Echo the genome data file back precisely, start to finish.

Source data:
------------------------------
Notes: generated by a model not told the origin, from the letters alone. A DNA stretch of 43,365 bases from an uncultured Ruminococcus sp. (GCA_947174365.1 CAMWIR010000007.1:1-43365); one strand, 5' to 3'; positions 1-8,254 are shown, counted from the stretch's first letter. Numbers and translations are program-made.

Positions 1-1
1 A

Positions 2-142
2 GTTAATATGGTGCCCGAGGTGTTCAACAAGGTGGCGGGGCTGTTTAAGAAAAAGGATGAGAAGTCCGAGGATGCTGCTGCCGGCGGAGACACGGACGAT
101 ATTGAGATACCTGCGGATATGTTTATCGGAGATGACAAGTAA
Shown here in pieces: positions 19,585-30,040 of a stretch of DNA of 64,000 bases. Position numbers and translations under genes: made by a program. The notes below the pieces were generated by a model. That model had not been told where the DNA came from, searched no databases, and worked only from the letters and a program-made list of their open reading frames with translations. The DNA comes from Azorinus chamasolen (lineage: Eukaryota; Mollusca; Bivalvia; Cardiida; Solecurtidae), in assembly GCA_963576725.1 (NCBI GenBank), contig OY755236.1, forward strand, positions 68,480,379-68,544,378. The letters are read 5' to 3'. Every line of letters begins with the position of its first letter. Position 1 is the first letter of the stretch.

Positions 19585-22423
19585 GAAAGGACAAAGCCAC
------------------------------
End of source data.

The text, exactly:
Notes: generated by a model not told the origin, from the letters alone. A DNA stretch of 43,365 bases from an uncultured Ruminococcus sp. (GCA_947174365.1 CAMWIR010000007.1:1-43365); one strand, 5' to 3'; positions 1-8,254 are shown, counted from the stretch's first letter. Numbers and translations are program-made.

Positions 1-1
1 A

Positions 2-142
2 GTTAATATGGTGCCCGAGGTGTTCAACAAGGTGGCGGGGCTGTTTAAGAAAAAGGATGAGAAGTCCGAGGATGCTGCTGCCGGCGGAGACACGGACGAT
101 ATTGAGATACCTGCGGATATGTTTATCGGAGATGACAAGTAA
Shown here in pieces: positions 19,585-30,040 of a stretch of DNA of 64,000 bases. Position numbers and translations under genes: made by a program. The notes below the pieces were generated by a model. That model had not been told where the DNA came from, searched no databases, and worked only from the letters and a program-made list of their open reading frames with translations. The DNA comes from Azorinus chamasolen (lineage: Eukaryota; Mollusca; Bivalvia; Cardiida; Solecurtidae), in assembly GCA_963576725.1 (NCBI GenBank), contig OY755236.1, forward strand, positions 68,480,379-68,544,378. The letters are read 5' to 3'. Every line of letters begins with the position of its first letter. Position 1 is the first letter of the stretch.

Positions 19585-22423
19585 GAAAGGACAAAGCCAC